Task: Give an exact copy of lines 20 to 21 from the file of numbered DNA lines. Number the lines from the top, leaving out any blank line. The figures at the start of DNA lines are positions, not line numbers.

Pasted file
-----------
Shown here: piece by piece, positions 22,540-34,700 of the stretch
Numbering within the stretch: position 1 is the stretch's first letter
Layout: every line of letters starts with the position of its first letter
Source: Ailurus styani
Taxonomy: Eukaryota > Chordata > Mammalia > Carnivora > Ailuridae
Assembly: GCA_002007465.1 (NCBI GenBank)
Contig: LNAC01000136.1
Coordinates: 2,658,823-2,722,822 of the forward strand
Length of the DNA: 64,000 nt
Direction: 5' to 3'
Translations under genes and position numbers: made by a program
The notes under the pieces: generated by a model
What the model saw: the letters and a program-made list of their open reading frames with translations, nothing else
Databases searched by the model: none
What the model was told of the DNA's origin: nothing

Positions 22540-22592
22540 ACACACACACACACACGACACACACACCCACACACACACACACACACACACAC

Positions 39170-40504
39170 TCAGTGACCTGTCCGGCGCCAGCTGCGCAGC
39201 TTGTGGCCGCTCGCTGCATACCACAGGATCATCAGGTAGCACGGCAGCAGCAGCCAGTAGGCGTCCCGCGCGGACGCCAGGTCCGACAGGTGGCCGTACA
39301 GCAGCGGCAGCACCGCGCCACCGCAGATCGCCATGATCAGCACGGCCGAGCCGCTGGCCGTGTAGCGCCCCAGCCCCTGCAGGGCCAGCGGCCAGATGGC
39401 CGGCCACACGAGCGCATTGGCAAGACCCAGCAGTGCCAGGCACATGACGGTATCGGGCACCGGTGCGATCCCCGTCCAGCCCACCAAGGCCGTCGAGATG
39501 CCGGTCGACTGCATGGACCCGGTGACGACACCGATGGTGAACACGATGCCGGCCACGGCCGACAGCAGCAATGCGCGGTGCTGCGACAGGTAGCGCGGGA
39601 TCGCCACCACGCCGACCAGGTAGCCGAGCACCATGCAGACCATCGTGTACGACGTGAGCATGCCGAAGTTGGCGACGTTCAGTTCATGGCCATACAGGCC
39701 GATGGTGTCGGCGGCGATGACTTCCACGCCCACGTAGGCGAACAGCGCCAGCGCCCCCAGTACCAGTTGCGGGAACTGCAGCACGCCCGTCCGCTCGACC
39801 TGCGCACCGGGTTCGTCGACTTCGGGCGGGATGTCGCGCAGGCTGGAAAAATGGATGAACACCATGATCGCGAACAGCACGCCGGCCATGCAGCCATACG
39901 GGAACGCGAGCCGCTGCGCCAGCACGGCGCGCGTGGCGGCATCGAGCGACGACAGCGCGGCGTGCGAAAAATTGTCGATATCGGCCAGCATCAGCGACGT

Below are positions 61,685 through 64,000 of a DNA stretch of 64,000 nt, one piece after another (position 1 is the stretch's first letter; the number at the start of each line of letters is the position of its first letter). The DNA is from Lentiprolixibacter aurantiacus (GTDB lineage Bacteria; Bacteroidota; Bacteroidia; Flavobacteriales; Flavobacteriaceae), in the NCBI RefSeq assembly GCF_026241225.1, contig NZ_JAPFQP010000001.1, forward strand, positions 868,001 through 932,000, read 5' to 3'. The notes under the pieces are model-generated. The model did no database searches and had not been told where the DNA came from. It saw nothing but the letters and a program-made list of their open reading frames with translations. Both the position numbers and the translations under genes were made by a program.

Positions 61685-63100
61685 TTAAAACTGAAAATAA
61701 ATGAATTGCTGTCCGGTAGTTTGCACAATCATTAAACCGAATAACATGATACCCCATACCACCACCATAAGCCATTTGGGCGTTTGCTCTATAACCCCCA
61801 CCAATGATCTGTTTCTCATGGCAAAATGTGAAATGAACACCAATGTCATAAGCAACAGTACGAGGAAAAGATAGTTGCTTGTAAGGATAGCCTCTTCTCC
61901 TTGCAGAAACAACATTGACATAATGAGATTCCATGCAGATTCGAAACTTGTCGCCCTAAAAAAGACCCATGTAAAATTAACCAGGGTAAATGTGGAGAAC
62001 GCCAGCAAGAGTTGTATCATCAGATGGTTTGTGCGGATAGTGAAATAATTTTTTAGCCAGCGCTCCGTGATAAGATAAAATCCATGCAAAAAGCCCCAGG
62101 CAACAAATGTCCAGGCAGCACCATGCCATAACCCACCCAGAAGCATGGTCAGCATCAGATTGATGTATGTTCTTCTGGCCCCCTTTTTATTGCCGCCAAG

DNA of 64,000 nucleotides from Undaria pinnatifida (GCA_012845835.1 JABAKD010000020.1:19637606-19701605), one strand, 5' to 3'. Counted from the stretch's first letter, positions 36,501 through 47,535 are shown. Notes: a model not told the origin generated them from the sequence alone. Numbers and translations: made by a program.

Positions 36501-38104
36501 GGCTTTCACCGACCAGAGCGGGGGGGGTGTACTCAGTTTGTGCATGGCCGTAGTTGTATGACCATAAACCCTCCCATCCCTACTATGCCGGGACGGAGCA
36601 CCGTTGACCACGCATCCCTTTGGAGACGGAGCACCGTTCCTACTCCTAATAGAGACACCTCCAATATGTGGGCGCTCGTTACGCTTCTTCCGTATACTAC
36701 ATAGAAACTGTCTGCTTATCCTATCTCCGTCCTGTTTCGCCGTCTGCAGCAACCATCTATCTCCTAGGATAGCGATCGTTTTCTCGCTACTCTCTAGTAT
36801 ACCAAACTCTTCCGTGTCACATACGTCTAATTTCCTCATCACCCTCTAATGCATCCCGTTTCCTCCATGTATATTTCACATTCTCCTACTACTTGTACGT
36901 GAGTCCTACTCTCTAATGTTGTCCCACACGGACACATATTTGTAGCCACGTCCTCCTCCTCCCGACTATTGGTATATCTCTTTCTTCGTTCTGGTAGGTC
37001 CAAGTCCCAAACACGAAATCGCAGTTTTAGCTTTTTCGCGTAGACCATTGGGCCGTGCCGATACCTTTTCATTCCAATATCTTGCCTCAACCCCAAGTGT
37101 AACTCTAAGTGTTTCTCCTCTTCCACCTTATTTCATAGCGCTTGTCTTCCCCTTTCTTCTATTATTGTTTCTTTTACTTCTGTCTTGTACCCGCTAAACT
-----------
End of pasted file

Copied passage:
39201 TTGTGGCCGCTCGCTGCATACCACAGGATCATCAGGTAGCACGGCAGCAGCAGCCAGTAGGCGTCCCGCGCGGACGCCAGGTCCGACAGGTGGCCGTACA
39301 GCAGCGGCAGCACCGCGCCACCGCAGATCGCCATGATCAGCACGGCCGAGCCGCTGGCCGTGTAGCGCCCCAGCCCCTGCAGGGCCAGCGGCCAGATGGC